Weed, Disease, and Nematode Management in Onions with Biofumigants and Metam Sodium

in HortTechnology

Onions (Allium cepa) are a high-value crop in the Treasure Valley of eastern Oregon and western Idaho. To grow quality bulbs, growers use fumigants and pesticides to control weed, pathogen, and nematode pests. Metam sodium and other commonly used pesticides are considered effective in controlling onion pests but also pose a wide range of problematic issues related to the environment, human health, and economic profitability. Biofumigant crops ‘Idagold’ mustard (Sinapis alba) and ‘Colonel’ oil seed radish (Raphanus sativus) were evaluated as substitutes for commercial fumigants in controlling soil-borne pests. During some years of this study, there was limited control of a few weed species based on visual and biomass data for metam sodium and biofumigant treatments, but the weed control was not consistent or acceptable. The severity of pink root (Phoma terrestris), a major fungal onion root pathogen, was significantly lower with metam sodium in most comparisons with other treatments. Biofumigants showed limited effects on pink root severity and are not a viable option for pink root control. Nematode damage or populations were not high enough to determine if the biofumigant and metam sodium treatments influenced their control. In some years, biofumigants reduced onion yield. The influence of these biofumigants on onion pest control was limited and their use in onion production is not warranted without significant nutrient recycling or soil quality benefits.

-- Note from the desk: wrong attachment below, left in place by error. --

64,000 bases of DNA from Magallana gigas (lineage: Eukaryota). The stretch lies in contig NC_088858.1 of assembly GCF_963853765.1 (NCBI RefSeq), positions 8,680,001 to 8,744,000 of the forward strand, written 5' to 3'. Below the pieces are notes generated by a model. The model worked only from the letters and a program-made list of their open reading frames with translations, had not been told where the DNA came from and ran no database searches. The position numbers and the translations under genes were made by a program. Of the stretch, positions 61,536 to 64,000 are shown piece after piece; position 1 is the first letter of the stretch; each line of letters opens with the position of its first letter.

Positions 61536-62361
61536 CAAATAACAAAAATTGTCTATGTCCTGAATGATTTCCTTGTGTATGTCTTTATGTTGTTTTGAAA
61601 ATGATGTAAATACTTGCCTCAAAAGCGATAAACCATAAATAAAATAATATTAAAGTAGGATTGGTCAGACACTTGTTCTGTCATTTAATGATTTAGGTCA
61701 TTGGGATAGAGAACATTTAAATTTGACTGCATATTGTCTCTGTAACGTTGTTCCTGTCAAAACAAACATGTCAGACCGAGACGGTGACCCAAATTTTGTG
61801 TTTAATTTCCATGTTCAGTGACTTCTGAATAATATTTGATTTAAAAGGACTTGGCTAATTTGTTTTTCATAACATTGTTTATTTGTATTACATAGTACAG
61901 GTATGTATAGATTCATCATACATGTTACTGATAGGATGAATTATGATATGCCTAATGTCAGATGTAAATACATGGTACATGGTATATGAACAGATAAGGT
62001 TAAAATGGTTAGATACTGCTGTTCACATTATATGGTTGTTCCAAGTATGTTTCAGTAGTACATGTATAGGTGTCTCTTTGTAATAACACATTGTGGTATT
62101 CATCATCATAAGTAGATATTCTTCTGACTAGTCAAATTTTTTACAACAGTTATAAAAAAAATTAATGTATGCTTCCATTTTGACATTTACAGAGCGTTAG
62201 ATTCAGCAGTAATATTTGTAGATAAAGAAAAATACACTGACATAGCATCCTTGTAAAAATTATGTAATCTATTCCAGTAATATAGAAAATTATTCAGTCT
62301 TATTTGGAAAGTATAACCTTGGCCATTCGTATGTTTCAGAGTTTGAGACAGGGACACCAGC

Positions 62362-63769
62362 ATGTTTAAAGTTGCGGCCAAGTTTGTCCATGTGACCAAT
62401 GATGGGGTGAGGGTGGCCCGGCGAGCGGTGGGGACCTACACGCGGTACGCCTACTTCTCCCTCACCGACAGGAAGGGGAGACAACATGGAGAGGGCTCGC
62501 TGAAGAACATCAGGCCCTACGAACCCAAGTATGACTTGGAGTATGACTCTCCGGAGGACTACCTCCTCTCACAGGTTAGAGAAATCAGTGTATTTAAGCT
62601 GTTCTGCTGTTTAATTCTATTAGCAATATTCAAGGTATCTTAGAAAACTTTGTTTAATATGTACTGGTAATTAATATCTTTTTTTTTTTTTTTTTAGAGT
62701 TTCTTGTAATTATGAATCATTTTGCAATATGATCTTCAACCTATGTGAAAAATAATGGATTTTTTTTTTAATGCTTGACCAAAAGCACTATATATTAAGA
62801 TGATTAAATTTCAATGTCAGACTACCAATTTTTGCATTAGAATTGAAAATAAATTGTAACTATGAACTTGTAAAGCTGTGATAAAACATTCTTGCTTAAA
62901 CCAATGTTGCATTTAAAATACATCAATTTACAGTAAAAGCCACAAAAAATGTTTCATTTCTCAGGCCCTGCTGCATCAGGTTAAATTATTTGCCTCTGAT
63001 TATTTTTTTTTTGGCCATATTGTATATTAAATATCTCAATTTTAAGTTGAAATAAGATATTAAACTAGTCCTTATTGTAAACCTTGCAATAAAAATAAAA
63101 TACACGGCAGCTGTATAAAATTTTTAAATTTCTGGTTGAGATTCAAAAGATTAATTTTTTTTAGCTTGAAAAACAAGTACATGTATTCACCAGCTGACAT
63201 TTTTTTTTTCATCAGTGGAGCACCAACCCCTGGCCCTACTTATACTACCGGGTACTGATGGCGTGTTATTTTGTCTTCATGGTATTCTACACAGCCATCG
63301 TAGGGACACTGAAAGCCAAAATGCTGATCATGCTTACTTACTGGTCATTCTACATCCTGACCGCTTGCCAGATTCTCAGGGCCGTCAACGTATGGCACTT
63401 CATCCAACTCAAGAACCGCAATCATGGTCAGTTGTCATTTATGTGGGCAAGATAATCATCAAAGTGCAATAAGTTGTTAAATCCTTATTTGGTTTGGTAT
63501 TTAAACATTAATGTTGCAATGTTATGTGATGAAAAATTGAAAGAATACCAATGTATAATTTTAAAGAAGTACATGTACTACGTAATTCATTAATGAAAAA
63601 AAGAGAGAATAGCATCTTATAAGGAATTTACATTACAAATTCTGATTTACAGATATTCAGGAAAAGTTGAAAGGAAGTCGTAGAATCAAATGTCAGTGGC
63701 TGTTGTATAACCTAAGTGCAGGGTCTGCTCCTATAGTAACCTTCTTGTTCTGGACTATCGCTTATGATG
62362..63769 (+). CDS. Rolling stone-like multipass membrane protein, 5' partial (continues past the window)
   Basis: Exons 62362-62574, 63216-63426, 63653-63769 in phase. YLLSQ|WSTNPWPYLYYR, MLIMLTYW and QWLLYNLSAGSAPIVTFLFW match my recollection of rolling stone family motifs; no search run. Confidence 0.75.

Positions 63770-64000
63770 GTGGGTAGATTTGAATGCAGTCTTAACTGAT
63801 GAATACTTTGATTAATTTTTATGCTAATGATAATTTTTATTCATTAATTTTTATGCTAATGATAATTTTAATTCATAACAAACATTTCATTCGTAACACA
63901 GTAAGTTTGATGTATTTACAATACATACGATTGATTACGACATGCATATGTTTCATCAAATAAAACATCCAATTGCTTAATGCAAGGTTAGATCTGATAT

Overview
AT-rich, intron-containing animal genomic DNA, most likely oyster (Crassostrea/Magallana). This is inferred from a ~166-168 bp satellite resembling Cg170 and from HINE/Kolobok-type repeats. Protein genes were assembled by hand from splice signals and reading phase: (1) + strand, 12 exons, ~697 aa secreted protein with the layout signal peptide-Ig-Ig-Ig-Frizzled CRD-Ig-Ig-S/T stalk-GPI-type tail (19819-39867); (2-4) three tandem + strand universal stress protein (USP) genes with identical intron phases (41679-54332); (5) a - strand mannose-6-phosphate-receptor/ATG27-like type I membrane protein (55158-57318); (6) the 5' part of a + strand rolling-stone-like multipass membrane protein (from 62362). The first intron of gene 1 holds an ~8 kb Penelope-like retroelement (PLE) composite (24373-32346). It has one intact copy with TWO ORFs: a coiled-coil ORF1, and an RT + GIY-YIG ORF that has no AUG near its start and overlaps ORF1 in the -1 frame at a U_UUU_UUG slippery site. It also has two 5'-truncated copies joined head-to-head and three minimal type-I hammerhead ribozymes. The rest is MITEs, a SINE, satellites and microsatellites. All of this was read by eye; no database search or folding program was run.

Abstract